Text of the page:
Lamport proposed Paxos Commit algorithm as an alternative to 2PC for achieving Transaction Commit. It’s a very natural application of the Paxos algorithm (if you have read this post, where I pointed out Paxos is effectively itself a read-modify-write transaction protocol.)

There’s one subtle difference between 2PC and Paxos Commit that is not addressed in Lamport’s paper or anywhere I can find. It’s about how it enforces constraints. Taking databases for example, values are sometimes associated with constraints (e.g. y can never to less than 0, x can never be greater than 1, etc.). When you are running transactions that…

C++ language include an operator called typeid (

Queries information of a type.
Used where the dynamic type of a polymorphic object must be known and for static type identification.

It gives you information about the type of an object, as long as it’s available.

int a = 0; 
std::string tname = typeid(a).name(); // tname == "i"

How it works?

Static Type

For static types, like the example above, compiler has all the information to know the evaluation result of typeid(a). Let's take at look at the assembly.

call 0x555555555160 <_ZNKSt9type_info4nameEv> is where it calls the name() member function of the…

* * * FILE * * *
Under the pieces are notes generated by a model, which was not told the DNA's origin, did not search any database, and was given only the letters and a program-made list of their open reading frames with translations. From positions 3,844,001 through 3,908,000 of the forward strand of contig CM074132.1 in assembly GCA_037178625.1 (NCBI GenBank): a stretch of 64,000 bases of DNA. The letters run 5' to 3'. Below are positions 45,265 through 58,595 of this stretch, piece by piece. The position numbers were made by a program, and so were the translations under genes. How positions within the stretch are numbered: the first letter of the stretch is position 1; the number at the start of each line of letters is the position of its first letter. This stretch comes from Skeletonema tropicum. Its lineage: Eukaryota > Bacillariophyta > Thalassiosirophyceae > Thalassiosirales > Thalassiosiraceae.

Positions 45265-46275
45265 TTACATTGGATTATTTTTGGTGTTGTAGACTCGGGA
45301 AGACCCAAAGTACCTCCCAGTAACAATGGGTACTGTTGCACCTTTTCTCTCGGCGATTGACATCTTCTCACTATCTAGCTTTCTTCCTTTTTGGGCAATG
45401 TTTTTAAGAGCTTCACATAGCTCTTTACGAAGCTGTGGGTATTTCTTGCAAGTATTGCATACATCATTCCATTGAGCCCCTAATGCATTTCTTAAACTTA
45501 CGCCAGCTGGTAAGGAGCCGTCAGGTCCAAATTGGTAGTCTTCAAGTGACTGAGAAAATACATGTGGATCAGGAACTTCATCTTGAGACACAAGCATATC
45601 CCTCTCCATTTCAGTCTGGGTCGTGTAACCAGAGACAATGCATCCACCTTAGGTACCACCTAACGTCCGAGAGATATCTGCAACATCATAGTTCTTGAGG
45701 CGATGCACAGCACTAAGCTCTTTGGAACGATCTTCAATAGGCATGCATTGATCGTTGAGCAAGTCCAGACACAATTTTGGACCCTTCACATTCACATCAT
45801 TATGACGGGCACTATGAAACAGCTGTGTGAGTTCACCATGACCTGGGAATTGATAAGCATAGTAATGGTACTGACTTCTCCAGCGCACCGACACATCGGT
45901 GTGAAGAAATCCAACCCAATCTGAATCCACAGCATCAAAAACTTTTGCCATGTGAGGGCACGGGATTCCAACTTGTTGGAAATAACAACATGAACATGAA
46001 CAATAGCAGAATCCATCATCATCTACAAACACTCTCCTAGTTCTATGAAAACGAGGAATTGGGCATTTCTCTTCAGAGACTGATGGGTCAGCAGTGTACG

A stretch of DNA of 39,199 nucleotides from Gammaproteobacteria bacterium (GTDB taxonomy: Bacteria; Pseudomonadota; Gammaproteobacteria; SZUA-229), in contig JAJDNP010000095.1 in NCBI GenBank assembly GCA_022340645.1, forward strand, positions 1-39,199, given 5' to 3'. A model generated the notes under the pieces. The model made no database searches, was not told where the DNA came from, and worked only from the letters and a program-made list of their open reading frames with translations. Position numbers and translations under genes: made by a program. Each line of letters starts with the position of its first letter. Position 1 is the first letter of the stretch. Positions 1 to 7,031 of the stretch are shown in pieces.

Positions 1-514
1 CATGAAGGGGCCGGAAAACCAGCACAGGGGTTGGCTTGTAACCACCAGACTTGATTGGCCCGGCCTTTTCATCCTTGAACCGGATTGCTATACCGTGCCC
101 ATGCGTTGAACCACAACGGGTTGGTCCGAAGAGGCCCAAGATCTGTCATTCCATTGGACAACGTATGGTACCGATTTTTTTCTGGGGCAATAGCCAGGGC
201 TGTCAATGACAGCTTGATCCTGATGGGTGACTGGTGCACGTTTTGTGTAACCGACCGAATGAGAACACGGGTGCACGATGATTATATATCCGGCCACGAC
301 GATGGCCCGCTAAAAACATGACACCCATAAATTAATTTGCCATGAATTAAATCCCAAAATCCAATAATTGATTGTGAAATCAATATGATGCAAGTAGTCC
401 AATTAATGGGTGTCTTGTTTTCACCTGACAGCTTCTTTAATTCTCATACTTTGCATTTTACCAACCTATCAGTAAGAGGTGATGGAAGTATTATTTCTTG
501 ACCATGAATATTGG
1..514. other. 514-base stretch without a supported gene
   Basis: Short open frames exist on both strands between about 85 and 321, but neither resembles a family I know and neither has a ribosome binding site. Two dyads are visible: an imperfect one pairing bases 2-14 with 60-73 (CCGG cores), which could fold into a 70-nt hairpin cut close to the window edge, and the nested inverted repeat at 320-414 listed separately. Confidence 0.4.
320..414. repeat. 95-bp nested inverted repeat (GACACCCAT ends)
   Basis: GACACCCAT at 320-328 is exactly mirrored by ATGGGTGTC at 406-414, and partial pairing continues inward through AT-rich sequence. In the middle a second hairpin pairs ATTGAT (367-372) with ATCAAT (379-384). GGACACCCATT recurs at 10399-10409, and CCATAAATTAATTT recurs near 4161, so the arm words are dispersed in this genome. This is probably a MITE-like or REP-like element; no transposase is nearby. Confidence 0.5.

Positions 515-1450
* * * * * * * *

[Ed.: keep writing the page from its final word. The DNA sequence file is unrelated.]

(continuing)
When going through the folly code base, sometimes, you see definitions like

class FOLLY_EXPORT OptionalEmptyException : public std::runtime_error { ...

FOLLY_EXPORT is defined as

#define FOLLY_EXPORT __attribute__((__visibility__("default")))

It sets the visibility attribute of symbol OptionalEmptyException to "default". What does it do exactly, and how it works?

Static Library

We will start with a very simply example. We have a file foo.cpp,

int foo(int x) { return x*x; }

And a simple main.cpp that calls foo. If we compile main.cpp and foo.cpp and inspect the object files,

clang++ -c main.cpp foo.cpp nm -C main.o 0000000000000000 T main U foo(int) nm -C foo.o …

The basic concept of a read-write lock is simple. It allows multiple readers to access the resource simultaneously, but at most one thread can have exclusive ownership of the lock (a.k.a write lock). It’s supposed to be an optimization, comparing to simple mutex (e.g. std::mutex). As in theory, multiple readers do not contend. Naively, read performance should scale linearly. However, this is not the case in practice for most read-write locks, due to cacheline pingpong-ing.

Let’s say N threads are running on N cores, all trying to get shared ownership of the mutex (read lock). Because we need to keep…

I started working on it on and off, since July 2019. Burnt a few chips and stripped hundreds feet of wires.

The following is a video of the computer running a program on the right. It ran a loop that keeps adding 10, until it overflowed and halted the clock.

Because I burnt the 74LS138 demux, I decided to run the computer without it. So each instruction takes full 8 clock cycles unnecessarily. So you would see a lot of the time when the computer is not doing anything.

I highly recommend Ben Eater’s YouTube channel.

Tags: breadboard